Miami Little Refuge For Haiti's Earthquake Survivors Haitians who fled to Miami after last year's earthquake have found new sorrow. Used to working and being independent, refugees are now forced to accept welfare and relying on friends and relatives for help. State of the Re:Union host Al Letson explores their stories.
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Miami Little Refuge For Haiti's Earthquake Survivors

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Miami Little Refuge For Haiti's Earthquake Survivors

Miami Little Refuge For Haiti's Earthquake Survivors

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Today, we're going to check in with some of those refugees through State of the Reunion. The program by NPR and PRX investigates issues that unite and divide communities. Al Letson is the host of the show and he has this report from Miami.


AL LETSON: Classes are done for the day at the handsome campus of North Miami High School. Students dressed in uniforms of navy polo shirts and khaki pants and skirts make their way to school buses. But we've waylaid a few of them and wrangled them around a conference table in the principal's office.

GREGORY AZOR: I'm Gregory Azor, 17 years old.

SERGE COMEAU: I'm Serge Comeau. I'm 17 years old.

MODELINE MARCELUS: My name is Modeline Marcelus. I'm 16, too.

LETSON: Gregory, Serge and Modeline are among 79 quake survivors enrolled here. What was surprising to me was that these teenagers were middle class in Haiti. Now, my view of Haiti before talking to them was that there were just very poor people and a few well to do. But these kids set me straight, that there was definitely a middle class, and in their opinion, the schools they went to in Haiti were superior to American schools. This is Serge Comeau.

COMEAU: I was expecting, like, real tough stuff but then I got kindergarten stuff.

LETSON: There are other complaints - that people tend to lump all Haitians together, most thought they were all poor; that sounded familiar. But these students also said they felt safe here. And Modeline Marcelus praised the welcome she received in the U.S.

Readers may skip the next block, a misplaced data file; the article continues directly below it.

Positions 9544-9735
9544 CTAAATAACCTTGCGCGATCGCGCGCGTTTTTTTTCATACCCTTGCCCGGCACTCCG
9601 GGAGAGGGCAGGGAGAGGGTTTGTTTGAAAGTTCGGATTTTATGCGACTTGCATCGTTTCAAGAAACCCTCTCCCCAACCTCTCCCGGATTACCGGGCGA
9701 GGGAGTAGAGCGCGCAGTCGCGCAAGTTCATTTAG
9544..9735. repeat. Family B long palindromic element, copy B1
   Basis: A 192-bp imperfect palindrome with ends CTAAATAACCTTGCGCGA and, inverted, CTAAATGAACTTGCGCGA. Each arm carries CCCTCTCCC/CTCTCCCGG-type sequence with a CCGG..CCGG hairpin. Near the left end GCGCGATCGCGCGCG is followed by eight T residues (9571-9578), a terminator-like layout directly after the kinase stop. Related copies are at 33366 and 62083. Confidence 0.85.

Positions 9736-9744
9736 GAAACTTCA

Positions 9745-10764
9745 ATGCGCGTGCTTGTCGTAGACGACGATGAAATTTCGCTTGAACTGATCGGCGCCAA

MARCELUS: They use to say that when you coming in America, they going to judge you, they going to talk back to you, they're going to beat you up - sorry. But when we came here, they was like, hi, my name is Zelda. I would like to help you. How you feel? Are you OK? It was OK. I like that. It feel like home.

LETSON: All the students, who are juniors and seniors, said they have plans to go to college, and then, when they're trained as engineers and teachers, to return to their homeland. Gregory Azor hopes to become a psychologist so he can help his people.

AZOR: Because they are my blood. After the earthquake, I think a lot of Haitians now they are very sick mentally. So, they need someone to talk with them. So, it's my mission. I give myself this mission to help them.

LETSON: Can you explain to us what you went through?

MIRLENE FELIX CADET: (foreign language spoken)

MARIE DENIE: It's going to be difficult for her. I know her. She lost her child during the earthquake and it's going be difficult for her to talk about it.

LETSON: Dr. Marie Denie-Gervais translates for us as we talk to Mirlene Felix Cadet in a meeting room at the clinic.

FELIX CADET: (foreign language spoken)

LETSON: Once Mirlene gets started, she doesn't stop - she can't stop. It seems this is something she must get out. She says she was home alone when the quake hit. Her two daughters were in school.